You've probably heard about beta-alanine - thousands of gym junkies and strength athletes have used it to train harder, perform better and gain muscle faster.

If you want to give beta-alanine a try, here’s a quick Q&A on what the benefits are, how it works and how to use it for best results.

Q. What is beta-alanine?
A. Beta-alanine is known as a naturally occurring beta amino acid. It’s not found in food on its own, but as part of di-peptides like carnosine, anserine and balenine, which we get from foods like fish, meat, and poultry.

Q. Who can benefit from beta-alanine?
A. Beta-alanine is very popular with guys wanting to build muscle size and strength. It’s also used by athletes involved in sports where strength, speed and power are important, such as rugby players, sprinters and MMA fighters.

Q. How does beta alanine work?
A. One of the things that causes muscle fatigue during intense exercise is a buildup of hydrogen ions, which are released at an accelerated rate during exercise. When the level of hydrogen ions becomes too high, they interfere with muscle fibre contraction and fatigue forces you to stop whatever you're doing.
To fight back against muscular fatigue, your muscles use something called carnosine, which “soak up” hydrogen ions. The more carnosine inside the muscle, the more hydrogen ions it can soak up.

Research Studies

  • Study 1

    In a study published in the Journal of Applied Physiology, rowers who took beta-alanine for 7 weeks experienced a dramatic improvement in performance [4]. At the start of the study, there was a "strong positive correlation" between 100-, 500-, 2,000-, and 6,000-meter speed and muscle carnosine content. In other words, rowers with higher muscle carnosine levels were faster than rowers with lower muscle carnosine levels. Following supplementation, the beta-alanine group was 4.3 seconds FASTER than the placebo group, whereas before supplementation they were 0.3 seconds SLOWER.

  • Study 2

    Researchers from Adams State College in Colorado looked at the effectiveness of beta-alanine supplementation in a group of trained collegiate wrestlers and American footballers [5]. The aim of the study was to see how well beta-alanine (4 grams per day) works when it's combined with 8 weeks of high-intensity intervals and resistance training. Performance improvements were greatest in the footballers, who knocked 1.1 seconds off their 300-yard shuttle time (versus 0.4 seconds in the placebo group). Beta-alanine users also increased their flexed-arm hang (a test of upper body strength) by a full 3 seconds, compared to less than half a second in the placebo group. Because the wrestlers were trying to lose weight in order to get into a lower weight bracket, both the placebo and beta-alanine groups lost weight. As you probably know, gaining muscle while losing fat is not an easy task, especially for guys who have moved past the beginner stages of training.However, the beta-alanine group actually GAINED 1.1 pounds of muscle, whereas the placebo group LOST almost the same amount.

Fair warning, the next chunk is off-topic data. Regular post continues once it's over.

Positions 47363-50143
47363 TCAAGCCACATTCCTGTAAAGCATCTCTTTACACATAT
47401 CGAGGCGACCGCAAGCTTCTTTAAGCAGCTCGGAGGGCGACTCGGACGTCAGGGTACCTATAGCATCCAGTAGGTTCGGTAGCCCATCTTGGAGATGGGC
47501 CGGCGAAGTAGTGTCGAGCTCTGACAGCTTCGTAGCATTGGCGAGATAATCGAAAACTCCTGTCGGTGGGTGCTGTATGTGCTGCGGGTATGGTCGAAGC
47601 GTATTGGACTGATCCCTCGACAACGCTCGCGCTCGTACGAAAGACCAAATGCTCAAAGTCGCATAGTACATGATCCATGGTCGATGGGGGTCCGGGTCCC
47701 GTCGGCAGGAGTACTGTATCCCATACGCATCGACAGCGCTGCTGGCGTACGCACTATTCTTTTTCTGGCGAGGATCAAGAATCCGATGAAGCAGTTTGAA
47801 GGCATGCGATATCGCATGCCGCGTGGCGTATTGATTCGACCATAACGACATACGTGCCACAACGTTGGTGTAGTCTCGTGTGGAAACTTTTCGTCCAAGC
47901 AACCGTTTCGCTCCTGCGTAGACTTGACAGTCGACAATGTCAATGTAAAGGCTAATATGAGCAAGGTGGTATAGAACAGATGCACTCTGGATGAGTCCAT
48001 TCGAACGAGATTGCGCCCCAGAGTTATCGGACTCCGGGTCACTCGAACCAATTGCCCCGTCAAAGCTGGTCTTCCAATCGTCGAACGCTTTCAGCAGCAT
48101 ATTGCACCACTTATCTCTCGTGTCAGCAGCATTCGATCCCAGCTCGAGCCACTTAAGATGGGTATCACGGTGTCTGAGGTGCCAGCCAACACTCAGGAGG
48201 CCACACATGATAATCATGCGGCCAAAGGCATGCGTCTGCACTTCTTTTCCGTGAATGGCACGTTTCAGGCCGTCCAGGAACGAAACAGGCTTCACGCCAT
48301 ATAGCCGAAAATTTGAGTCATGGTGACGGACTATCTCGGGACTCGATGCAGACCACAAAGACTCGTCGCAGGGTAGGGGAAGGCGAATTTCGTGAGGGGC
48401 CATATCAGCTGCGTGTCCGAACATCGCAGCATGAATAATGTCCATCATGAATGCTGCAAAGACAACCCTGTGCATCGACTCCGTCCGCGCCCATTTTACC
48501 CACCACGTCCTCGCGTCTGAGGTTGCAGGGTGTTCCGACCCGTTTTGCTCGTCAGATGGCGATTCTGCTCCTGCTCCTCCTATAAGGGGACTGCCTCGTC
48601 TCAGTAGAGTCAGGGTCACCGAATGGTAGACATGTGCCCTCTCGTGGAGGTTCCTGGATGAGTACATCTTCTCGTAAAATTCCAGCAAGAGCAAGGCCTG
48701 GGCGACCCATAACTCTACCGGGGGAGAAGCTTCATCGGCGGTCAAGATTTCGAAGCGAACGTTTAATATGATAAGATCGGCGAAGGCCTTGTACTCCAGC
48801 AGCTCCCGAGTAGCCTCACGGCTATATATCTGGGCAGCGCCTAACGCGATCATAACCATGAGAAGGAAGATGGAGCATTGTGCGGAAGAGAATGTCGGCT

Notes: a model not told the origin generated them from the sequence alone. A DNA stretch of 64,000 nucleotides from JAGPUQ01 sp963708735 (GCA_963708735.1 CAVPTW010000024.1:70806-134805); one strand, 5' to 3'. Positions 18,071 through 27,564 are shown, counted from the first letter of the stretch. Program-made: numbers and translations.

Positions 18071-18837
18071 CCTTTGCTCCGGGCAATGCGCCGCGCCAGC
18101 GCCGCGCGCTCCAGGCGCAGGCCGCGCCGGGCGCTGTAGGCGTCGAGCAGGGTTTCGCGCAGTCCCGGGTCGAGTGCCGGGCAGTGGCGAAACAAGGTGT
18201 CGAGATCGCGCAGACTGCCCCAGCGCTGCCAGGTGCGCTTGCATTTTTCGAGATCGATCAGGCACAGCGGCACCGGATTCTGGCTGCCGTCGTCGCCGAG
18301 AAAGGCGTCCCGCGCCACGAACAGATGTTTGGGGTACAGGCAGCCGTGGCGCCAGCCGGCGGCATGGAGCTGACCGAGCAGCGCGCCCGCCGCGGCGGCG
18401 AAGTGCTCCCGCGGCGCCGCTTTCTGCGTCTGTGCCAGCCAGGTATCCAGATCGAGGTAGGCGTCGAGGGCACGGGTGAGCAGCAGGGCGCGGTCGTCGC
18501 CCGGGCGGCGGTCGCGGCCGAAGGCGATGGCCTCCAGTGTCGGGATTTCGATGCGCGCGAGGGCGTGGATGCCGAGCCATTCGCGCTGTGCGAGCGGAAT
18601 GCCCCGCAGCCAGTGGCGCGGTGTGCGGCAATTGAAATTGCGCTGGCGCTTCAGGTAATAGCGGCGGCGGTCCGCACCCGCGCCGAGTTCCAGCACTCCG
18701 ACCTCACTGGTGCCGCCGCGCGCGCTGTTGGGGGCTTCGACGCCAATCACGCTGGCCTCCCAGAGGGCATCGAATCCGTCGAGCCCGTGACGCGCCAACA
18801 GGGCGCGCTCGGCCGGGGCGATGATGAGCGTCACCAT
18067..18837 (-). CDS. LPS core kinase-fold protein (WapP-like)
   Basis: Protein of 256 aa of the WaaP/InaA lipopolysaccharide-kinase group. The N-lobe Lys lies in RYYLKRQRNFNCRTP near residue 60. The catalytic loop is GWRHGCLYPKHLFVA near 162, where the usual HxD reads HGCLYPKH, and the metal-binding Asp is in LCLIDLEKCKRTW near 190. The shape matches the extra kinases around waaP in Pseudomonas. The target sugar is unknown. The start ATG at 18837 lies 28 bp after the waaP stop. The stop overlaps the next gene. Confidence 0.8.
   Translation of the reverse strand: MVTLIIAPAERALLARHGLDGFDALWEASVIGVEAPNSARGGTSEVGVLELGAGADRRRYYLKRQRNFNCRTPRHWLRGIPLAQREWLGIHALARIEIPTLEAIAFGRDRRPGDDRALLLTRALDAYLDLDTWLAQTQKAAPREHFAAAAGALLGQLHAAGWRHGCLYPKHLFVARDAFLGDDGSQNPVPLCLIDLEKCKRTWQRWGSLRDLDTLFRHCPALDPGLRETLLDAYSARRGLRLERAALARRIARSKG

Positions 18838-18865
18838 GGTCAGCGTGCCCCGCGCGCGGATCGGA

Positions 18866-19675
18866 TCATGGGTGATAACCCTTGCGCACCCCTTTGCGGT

• Study 3

    The effects of creatine and creatine plus beta-alanine on strength, power, and body composition, were examined during a 10-week strength training programme in 33 collegiate football players [2]. Thirty-three male subjects were randomly assigned to either a placebo, creatine , or creatine plus beta-alanine group. At the end of the study, the researchers found that footballers using creatine plus beta-alanine had the largest gains in lean muscle mass.

Q. How should I use it?

Most studies have used 3-6 grams of beta-alanine per day for several weeks, taken in up to six small doses over the course of the day.

 

References
1. Hill CA, Harris RC, Kim HJ, Harris BD, Sale C, Boobis LH, Kim CK, Wise JA. (2007). Influence of beta-alanine supplementation on skeletal muscle carnosine concentrations and high intensity cycling capacity. Amino Acids, 32, 225–233
2. Hoffman J, Ratamess N, Kang J, Mangine G, Faigenbaum A, Stout J. (2006). Effect of creatine and beta-alanine supplementation on performance and endocrine responses in strength/power athletes. Int J Sport Nutr Exerc Metabolism, 16, 430-446
3. Derave W, Everaert I, Beeckman S, Baguet A. (2010). Muscle carnosine metabolism and beta-alanine supplementation in relation to exercise and training. Sports Medicine, 40, 247-263
4. Baguet A, Bourgois J, Vanhee L, Achten E, Derave W. (2010). Important role of muscle carnosine in rowing performance. J Appl Physiol, 109, 1096-1101
5. Kern BD, Robinson TL. (2011). Effects of β-alanine supplementation on performance and body composition in collegiate wrestlers and football players. J Strength Cond Res, 25, 1804-1815